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A museum near St. Nazaire, France is now the proud owner of a hatch from HMS Campbeltown, found about 100 yards away from the drydock where the ship's explosive payload detonated in 1942. The hatch came from the starboard side of the Campbeltown's deckhouse, which largely disappeared in the blast. 

On March 26 1942, the WWI-era destroyer HMS Campbeltown departed Falmouth on a mission to damage the drydock in St. Nazaire, France, hoping to take it out of service and deny the German Navy a valuable repair yard. Campbeltown was lightened, armed with extra 20mm guns on deck and packed with 4.5 tonnes of explosives in her bow. 

Screenshot 2024-05-08 at 10.56.45 AM.pngIn the early hours of March 26, on a high tide, she navigated over the shoals at the entrance to the Loire, and she successfully fooled German defenders for a few minutes by transmitting a German identification code. The ruse only lasted a short while, and she fought her way into the harbor under heavy fire. She rammed the dock gate at 19 knots, driving her bow up onto the structure about 30 feet. After a timed delay of several hours, the charge in the ship's bow blew up, destroying the gates, killing several hundred German personnel, and knocking the giant dry dock out of action for the rest of the war.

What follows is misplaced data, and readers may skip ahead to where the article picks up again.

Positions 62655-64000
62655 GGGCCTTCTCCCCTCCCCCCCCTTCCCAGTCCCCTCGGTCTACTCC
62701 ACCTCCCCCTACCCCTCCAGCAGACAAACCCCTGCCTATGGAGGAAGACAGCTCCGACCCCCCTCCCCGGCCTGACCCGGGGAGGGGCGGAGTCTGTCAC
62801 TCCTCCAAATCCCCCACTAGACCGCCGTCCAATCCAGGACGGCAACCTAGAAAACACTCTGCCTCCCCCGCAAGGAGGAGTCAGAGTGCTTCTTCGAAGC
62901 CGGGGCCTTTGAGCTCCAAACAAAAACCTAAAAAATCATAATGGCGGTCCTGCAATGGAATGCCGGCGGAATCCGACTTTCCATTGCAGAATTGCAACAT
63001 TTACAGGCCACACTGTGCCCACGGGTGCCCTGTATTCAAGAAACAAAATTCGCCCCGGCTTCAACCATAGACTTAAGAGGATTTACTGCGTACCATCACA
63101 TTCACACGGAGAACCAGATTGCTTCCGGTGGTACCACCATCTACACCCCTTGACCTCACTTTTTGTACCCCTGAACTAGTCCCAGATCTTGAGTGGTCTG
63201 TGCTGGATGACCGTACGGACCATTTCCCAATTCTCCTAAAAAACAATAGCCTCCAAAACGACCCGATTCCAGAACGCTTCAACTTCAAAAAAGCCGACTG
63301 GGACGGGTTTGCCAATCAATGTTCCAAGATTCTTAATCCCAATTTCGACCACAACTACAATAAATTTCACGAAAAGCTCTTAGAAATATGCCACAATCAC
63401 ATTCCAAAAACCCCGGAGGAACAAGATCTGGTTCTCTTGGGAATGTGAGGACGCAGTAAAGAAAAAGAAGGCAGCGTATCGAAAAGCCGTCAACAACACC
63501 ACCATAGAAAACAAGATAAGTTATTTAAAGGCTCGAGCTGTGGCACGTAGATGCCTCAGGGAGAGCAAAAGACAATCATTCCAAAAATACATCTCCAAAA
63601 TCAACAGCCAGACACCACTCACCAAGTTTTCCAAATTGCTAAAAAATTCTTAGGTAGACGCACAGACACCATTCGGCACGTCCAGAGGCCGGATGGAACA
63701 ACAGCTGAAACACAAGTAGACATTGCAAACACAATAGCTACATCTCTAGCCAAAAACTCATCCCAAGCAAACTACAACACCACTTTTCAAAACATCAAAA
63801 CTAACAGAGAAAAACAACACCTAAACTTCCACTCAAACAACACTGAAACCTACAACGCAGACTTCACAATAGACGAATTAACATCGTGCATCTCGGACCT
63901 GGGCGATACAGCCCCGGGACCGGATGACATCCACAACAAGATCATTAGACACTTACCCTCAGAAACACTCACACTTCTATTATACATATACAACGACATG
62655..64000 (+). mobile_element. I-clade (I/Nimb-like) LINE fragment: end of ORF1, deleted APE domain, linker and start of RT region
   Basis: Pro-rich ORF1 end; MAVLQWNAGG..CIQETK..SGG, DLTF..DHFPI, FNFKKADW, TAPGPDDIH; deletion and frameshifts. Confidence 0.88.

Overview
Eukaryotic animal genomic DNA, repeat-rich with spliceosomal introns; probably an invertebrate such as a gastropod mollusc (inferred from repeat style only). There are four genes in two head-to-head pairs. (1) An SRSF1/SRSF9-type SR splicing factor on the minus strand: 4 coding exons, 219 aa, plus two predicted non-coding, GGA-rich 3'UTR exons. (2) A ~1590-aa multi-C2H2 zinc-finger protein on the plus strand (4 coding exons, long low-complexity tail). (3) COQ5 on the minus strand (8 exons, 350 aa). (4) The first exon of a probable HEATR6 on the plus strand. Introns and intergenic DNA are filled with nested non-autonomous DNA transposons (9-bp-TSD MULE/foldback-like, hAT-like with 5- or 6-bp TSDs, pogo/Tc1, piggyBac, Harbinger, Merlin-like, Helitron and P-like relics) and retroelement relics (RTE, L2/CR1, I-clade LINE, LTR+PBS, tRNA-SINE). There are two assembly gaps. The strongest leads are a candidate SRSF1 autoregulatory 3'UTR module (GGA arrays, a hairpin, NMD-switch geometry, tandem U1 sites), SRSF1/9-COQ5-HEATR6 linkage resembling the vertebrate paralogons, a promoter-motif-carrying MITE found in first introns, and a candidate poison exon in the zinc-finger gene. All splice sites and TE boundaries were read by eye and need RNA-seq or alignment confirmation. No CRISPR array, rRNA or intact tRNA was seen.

She was accompanied by 16 torpedo boats carrying commandos. Most of the launches were destroyed by German fire as Campbeltown made her final run. The survivors landed and blew up dockside installations, destroying much of the infrastructure around the port.

The raid was an unqualified success, but the cost was high. Of the 611 commandos and sailors who took part in Operation Chariot, 169 were killed and 200 were taken prisoner. Only four motor launches out of 16 made it home, and just 242 men returned to Falmouth after the raid.  

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The hatch is a rare reminder of Campbeltown's victory. During port upgrades at St. Nazaire, workers found the metal panel about 100 yards away from the Normandie Dock, where the vessel's massive bomb detonated. After cleaning it, they found clear markings reading "Door No.6. Collision. Close and Dog Immediately." 


The blast-damaged hatch was saved and stored by one of the managers of the seaport. Eventually it came to the attention of Marc Braeuer, director of the nerarby Musée Le Grand Blockhaus. Braeuer and his brother stepped in to take care of the artifact, and they carefully researched its design to confirm its identity. The exterior hatch is visible in one of the few surviving photos of Campbeltown in the hours just before she exploded.